Like other control characters, shift-return would have a string representation. For example, Control-Q (cursor down) is (in a string) represented as a reverse-field Q. Let's write that as [Q]. Likewise, you can try to enter shift-return into a program:

 10 PRINT "STUFF [shift-M]MORE STUFF"

Except that you can't type it like other cursor control characters: shift-return is sufficiently special that when printing it, even in quote mode or insert mode, it is executed rather than printed as a control character. And using the screen editor involves a small loop that gets characters from the keyboard buffer and prints them according to the normal rules of printing.

So how do you type this line? It just takes two steps. First you type the line and leave a placeholder character instead of the [shift-M]. After you type the 2nd quote you're out of quote mode (or you can type return to get out of quote mode), and you can move the cursor back to the placeholder. Type RVS-ON, and then shift-M. This sort of fabricates the character in another way. Then you type return (again).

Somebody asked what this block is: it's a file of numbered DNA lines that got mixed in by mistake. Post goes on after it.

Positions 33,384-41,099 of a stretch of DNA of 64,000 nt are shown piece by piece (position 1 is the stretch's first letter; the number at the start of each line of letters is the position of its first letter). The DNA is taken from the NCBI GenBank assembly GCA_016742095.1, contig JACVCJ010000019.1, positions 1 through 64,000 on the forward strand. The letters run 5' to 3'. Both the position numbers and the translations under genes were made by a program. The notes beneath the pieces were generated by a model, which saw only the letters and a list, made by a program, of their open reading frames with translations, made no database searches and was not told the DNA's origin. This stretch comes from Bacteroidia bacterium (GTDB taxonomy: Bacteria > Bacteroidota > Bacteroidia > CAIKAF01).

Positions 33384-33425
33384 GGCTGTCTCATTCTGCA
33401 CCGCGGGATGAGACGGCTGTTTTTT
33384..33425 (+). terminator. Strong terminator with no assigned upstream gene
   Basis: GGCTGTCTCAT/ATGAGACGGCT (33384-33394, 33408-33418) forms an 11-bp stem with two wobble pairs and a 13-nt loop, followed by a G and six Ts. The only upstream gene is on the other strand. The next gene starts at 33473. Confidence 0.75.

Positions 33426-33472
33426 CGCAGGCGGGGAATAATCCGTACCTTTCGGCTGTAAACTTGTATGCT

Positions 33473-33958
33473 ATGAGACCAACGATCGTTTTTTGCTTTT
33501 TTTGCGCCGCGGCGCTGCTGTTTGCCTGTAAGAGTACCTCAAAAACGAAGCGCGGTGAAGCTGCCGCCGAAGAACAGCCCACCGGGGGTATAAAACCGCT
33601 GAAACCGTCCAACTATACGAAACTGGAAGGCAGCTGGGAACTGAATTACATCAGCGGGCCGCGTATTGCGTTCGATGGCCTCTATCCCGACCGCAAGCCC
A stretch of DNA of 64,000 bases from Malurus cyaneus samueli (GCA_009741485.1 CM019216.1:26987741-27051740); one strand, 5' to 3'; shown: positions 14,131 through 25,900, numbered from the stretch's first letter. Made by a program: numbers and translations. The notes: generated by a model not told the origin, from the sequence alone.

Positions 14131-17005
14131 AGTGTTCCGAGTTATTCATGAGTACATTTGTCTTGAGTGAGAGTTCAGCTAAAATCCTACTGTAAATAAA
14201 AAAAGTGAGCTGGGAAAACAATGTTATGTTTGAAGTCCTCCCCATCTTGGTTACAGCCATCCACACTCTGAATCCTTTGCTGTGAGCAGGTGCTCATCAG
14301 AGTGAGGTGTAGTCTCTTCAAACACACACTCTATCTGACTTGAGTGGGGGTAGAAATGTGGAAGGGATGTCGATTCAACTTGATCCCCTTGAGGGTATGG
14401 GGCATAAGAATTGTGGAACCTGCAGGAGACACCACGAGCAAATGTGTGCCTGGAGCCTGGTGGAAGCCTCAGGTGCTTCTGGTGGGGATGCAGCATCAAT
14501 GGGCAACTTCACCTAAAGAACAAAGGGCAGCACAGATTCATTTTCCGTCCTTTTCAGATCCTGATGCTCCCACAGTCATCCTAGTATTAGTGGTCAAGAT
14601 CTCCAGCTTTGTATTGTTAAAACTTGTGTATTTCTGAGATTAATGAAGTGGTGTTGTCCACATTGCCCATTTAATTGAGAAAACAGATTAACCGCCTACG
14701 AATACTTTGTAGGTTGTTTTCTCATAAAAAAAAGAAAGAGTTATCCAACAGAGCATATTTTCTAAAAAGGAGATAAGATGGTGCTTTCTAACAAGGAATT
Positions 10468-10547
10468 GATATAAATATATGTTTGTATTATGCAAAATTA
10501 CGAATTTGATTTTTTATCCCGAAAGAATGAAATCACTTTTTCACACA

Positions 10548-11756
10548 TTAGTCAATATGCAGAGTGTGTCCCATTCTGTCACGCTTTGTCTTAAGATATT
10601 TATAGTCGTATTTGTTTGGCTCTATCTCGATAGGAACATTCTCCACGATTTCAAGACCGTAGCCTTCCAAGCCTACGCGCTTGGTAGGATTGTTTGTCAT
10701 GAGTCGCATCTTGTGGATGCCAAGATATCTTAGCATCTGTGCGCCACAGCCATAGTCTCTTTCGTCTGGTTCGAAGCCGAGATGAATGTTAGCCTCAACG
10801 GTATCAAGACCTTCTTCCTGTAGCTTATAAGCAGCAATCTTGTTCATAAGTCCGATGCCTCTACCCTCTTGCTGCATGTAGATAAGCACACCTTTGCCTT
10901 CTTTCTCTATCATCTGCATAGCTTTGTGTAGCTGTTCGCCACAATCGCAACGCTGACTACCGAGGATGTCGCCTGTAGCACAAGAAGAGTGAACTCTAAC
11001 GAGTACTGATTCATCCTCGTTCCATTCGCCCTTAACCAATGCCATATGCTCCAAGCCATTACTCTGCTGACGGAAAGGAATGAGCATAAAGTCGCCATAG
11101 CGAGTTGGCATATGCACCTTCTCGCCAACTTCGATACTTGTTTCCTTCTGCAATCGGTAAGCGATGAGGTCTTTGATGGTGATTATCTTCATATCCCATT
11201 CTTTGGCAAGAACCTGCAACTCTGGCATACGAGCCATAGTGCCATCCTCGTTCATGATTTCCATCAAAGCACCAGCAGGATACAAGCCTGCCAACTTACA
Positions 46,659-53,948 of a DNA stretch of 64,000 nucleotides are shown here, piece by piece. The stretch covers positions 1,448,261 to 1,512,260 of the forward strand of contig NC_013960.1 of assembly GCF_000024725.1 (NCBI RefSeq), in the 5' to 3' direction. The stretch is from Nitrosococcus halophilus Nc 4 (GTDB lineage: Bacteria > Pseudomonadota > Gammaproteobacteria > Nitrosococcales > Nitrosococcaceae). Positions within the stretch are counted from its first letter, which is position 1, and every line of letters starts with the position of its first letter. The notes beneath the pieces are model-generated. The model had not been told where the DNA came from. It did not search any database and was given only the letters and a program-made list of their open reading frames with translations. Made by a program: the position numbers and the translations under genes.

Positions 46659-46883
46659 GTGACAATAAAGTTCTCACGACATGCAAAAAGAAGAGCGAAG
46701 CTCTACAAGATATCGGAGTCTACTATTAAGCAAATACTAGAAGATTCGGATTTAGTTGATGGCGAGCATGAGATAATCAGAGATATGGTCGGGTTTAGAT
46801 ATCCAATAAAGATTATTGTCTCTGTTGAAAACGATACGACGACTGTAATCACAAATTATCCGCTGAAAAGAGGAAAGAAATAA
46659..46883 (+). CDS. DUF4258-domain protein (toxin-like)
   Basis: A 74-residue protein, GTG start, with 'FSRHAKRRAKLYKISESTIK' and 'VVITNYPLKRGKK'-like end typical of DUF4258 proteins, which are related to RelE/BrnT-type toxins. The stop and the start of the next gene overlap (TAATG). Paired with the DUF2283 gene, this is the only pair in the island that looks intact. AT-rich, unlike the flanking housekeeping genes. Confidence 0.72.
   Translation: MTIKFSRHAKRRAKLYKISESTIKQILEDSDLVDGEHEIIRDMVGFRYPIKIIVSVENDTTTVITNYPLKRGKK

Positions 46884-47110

Now if you LIST this, you get to see how the [shift-M] gets executed, even between quotes, and not printed as [shift-M].

 10 PRINT "STUFF 
MORE STUFF"

This is actually fairly close to what you were trying to achieve in your question. There is just not an easy way to edit this line; you'll have to re-create it to change it.

You can try the same with a normal return: [M] instead of [shift-M].

The [M] works so well like when typing it, you only get the first part of the line. Basic's line input loop thinks it is done when it receives character number 13, the [M].